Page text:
by Josephine McKelvy
In the midst of all of our preparations for the next round of interviews and wrapping up our community celebrations in Harnett, Lee, and Wake County, have we forgotten to give back to the community?
These past few months have flown by in a flurry of community celebrations! Our weekly meetings show how much we’ve done and so quickly. It feels like just last week that we were talking about fun ideas for the parents and kids. Then we were sorting out who would do what at each event. Before we knew it, Marissa was bringing different homemade treats, sweetened with Greek yogurt or peanut butter, to thank us for our help!
The VIA team was also preparing for our new round of interviews! Each week, we worked through what kinds of topics matter most to the moms we chatted with in the first year of interviews. We also discussed what we should ask them about this year. The “homework” for these meetings involved reading about things like how parents feed their kids or how parents may depend on others for help and studying how other people have asked similar questions.
We also attended monthly meetings with the Community-Based Action Groups in Harnett, Lee, and Wake counties. Sitting in on these meetings helped us find out what other local events were going on and what issues matter to the residents of these counties. It was important to hear about actual experiences of people to see how what we had read matched with real life.
The community celebrations that we held in each county gave us a chance to get out and share what we’ve learned from our first year of conversations. But now that I’ve gotten out of the office (or conference rooms) and started going to the community meetings and celebrations, I’m left wondering, what have we given back to the community?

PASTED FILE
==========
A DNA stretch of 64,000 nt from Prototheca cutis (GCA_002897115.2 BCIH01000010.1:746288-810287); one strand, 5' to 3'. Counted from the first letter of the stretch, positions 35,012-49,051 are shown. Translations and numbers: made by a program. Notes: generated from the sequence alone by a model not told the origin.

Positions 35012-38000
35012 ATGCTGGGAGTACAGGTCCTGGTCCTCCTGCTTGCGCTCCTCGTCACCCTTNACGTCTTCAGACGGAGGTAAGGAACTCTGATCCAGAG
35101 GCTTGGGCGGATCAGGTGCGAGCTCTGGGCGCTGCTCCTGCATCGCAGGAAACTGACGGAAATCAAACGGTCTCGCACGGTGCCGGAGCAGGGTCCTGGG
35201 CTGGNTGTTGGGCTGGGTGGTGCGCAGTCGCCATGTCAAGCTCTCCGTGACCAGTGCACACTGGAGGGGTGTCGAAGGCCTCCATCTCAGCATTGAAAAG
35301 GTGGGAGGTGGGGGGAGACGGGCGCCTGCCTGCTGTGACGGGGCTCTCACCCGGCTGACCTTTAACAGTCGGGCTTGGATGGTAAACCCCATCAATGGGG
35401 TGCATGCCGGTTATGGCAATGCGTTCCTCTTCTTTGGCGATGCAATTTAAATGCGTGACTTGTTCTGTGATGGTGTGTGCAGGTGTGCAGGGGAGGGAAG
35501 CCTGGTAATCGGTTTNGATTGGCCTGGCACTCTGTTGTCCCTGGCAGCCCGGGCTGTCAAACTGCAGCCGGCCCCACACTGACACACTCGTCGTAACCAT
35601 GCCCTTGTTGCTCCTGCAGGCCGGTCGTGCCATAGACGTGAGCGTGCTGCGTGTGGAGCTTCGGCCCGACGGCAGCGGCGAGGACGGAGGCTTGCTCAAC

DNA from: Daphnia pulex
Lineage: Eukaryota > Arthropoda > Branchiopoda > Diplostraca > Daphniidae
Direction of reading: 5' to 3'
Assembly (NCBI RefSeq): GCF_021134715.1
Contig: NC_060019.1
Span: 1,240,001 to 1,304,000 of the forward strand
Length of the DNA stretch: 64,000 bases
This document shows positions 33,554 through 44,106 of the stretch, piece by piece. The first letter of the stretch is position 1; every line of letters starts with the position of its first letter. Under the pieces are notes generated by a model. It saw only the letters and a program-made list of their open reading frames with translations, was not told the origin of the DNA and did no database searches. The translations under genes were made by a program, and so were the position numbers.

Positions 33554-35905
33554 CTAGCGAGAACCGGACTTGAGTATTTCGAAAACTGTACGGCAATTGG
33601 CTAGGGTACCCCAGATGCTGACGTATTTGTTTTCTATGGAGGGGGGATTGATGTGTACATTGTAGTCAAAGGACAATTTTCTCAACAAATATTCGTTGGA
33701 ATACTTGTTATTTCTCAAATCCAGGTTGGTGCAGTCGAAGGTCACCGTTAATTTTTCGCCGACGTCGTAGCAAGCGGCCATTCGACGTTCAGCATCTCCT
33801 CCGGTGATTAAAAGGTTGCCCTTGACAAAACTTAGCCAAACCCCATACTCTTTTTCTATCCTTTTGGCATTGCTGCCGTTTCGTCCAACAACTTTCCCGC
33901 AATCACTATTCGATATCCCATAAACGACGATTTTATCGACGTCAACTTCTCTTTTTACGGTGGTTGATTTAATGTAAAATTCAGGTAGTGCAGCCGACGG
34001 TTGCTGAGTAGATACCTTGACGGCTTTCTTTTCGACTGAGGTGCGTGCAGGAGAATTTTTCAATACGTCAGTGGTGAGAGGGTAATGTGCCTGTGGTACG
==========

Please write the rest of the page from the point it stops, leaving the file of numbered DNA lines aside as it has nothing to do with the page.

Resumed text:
I’ve been told that a lot of researchers, who don’t look like the residents, often come into a community, do our research, and then leave without making any real change in the community. For instance, we know the statistics for things like how farmers feel about the success of their farms, but it is true that we could use more ideas on how to connect them to people who could use the fresh produce and meat. That’s why we had a station at the community celebrations for suggestions from the community.
Most of our work as researchers does involve reading, meetings, and presenting that work to other researchers—but that’s not the only place you’ll find us. Some of our team members have been presenting our findings at committee meetings of the North Carolina House of Representatives. From those meetings, another team member published an article in the News and Observer about the importance of forming partnerships between residents, business owners, and the governmentin the hopes of starting more conversations about access to healthy food. Though we may have different personal experiences from people in the communities we serve, we are committed to hearing their voices and we are trying to put their suggestions into action.
But we also have more to do if we want to connect our research to outreach in meaningful ways. One of our big tasks is to listen in this upcoming round of interviews with local mothers and grandmothers. Another is community engagement. We, as researchers, can’t know what does or doesn’t work in Harnett versus Lee versus Wake County. That is why listening to the community is so important and why bridging the gap between research and outreach is one of our goals as we move on to our next phase!